Two major blackouts have triggered a widespread water crisis across Venezuela.
In the wake of repeated outages, roughly 20 million people (two-thirds of the country's population) have experienced water shortages in the last two weeks, according to the Washington Post. As a result, some Venezuelans are resorting to contaminated water sources, which has led to a rise in diarrhea, typhoid fever, and hepatitis A, Maria Eugenia Landaeta, who heads the infectious-disease department at the University Hospital of Caracas, told the Post.
The South American country has been experiencing economic collapse amid an ongoing political struggle between President Nicolás Maduro and opposition leader Juan Guaidó. United States oil sanctions began in January and have sharply curbed the nation's profits, which previously came almost entirely from oil revenue. The persistent outages have only amplified the political conflict.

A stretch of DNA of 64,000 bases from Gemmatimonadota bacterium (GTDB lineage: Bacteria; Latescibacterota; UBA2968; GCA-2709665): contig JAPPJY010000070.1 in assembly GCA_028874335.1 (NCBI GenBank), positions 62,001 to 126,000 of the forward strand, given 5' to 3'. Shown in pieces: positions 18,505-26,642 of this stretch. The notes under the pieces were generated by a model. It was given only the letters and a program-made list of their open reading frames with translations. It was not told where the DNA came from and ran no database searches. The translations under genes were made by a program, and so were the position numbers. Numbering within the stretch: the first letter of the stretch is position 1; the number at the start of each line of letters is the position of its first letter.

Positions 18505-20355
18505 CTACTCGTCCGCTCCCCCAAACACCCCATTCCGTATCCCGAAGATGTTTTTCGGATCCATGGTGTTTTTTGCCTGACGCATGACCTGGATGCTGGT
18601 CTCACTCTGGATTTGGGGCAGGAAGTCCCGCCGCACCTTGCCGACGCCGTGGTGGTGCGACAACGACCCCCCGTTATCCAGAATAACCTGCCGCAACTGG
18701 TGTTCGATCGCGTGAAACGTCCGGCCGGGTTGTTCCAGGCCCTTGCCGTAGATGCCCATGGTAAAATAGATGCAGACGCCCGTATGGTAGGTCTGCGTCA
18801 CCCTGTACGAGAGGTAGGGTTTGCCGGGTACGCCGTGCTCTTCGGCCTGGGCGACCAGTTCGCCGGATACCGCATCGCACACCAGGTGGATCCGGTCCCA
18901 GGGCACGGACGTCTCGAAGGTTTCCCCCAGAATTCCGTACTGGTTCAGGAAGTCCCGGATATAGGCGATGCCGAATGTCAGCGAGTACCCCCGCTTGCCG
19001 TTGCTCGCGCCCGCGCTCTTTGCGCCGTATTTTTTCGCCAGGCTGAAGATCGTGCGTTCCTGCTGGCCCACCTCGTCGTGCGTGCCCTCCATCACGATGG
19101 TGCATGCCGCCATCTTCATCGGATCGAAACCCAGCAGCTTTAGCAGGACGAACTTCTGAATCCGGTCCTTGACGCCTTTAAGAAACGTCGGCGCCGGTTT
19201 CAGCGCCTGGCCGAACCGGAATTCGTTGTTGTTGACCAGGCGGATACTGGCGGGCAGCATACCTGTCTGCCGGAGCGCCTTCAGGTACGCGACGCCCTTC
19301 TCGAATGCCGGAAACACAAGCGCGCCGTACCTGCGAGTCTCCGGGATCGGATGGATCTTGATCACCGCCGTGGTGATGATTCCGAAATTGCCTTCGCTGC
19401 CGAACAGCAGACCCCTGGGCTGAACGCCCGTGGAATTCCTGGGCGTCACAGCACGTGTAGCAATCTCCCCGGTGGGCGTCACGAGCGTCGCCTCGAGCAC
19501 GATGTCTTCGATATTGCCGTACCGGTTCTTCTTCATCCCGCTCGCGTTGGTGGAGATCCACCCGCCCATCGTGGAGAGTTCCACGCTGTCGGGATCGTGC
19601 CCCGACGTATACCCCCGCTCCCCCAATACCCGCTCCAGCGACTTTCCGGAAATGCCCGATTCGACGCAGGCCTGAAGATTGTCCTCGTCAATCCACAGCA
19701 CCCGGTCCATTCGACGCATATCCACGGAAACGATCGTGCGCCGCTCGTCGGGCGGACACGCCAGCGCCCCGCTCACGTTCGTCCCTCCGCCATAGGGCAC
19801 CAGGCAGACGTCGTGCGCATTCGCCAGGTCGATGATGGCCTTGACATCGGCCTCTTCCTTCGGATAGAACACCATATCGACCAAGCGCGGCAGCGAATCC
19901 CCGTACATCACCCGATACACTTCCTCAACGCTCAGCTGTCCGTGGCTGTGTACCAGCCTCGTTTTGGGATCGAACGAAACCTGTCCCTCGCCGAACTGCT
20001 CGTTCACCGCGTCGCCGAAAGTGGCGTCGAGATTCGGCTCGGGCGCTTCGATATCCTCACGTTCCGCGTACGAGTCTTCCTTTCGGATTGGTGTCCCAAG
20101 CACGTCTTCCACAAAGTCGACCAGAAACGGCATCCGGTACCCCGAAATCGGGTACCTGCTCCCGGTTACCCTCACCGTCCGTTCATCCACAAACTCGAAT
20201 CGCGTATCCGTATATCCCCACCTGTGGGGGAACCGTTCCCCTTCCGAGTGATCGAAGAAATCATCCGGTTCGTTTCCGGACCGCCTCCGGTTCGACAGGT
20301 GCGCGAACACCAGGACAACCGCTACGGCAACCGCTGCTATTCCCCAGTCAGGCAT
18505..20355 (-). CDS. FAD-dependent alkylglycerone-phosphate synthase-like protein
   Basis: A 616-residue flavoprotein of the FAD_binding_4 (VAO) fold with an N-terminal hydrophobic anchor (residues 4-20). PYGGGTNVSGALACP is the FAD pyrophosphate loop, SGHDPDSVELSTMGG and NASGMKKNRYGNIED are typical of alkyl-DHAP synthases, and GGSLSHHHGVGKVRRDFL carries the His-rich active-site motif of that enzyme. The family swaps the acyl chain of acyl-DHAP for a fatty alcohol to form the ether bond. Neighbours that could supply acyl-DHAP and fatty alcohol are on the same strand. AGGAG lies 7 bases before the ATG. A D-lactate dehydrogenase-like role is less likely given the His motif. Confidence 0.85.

While Venezuela has experienced water shortages before, the country has never experienced repeated water crises of this magnitude. Medical services, public transportation, and schools have all been drastically impacted by the continued outages.
Maduro has blamed Venezuela's recent struggles on "sabotage by the opposition and its U.S. backers," who he believes are trying to undermine his government, according to the Post. U.S. officials and the Venezuelan opposition point to decades of "mismanagement and corruption" under Maduro and his predecessor, Hugo Chávez.
And while the accusations mount, basic items and services such as food, medical supplies, and, now, water, are quickly dwindling for the people of Venezuela.